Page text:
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Regional Mismatch and Labor Reallocation in an Equilibrium Model of Migration

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  • Plamen Nenov

    (Norwegian Business School (BI))

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    Abstract

    This paper examines the importance of regional labor reallocation for unemployment and studies the link between inter-regional mobility and reallocation. I construct a multi-region economy with segmented labor markets, endogenously determined regional house prices, and limited worker mobility, and structurally estimate it using state level data for the U.S. The estimated model can account for the comovements of relative house prices and unemployment with gross out- and in-migration observed in a panel of U.S. states. The estimation reveals large reallocation barriers across local labor markets in the form of imperfect directed migration, relative house price differences compensating for labor market differences, and a high moving cost for unemployed workers. These reallocation barriers dampen the response of individual migration decisions to regional labor market differences and contribute to regional mismatch and to shifts in the U.S. Beveridge curve. I apply this framework to understand the reallocation effects of the recent housing bust in the U.S.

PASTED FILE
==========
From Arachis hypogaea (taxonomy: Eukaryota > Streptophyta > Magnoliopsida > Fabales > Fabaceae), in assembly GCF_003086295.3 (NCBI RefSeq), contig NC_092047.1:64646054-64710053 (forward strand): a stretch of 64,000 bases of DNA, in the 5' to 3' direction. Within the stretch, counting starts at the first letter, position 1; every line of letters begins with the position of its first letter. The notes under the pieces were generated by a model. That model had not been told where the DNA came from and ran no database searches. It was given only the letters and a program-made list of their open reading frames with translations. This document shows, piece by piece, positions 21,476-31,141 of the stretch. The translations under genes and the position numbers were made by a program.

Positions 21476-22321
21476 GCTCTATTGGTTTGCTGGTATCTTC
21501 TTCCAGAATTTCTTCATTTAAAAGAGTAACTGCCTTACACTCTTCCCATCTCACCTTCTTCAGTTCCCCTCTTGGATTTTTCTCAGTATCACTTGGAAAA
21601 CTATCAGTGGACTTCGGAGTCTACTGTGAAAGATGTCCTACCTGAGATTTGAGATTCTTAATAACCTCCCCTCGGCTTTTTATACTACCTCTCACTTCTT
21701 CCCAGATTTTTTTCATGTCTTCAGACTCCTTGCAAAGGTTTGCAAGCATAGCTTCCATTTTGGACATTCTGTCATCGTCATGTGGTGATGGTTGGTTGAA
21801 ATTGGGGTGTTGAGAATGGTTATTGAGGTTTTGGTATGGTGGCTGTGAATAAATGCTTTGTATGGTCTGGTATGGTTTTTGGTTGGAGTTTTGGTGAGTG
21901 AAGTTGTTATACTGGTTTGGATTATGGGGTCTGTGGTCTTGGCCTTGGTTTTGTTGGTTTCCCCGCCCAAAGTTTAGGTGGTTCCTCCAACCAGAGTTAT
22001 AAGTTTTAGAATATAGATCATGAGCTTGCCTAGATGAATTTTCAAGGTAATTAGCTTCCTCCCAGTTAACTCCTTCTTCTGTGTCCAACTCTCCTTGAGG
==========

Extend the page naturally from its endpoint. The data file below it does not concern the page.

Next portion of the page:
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    Bibliographic Info

    Paper provided by Society for Economic Dynamics in its series 2013 Meeting Papers with number 565.

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    Date of creation: 2013
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    Handle: RePEc:red:sed013:565

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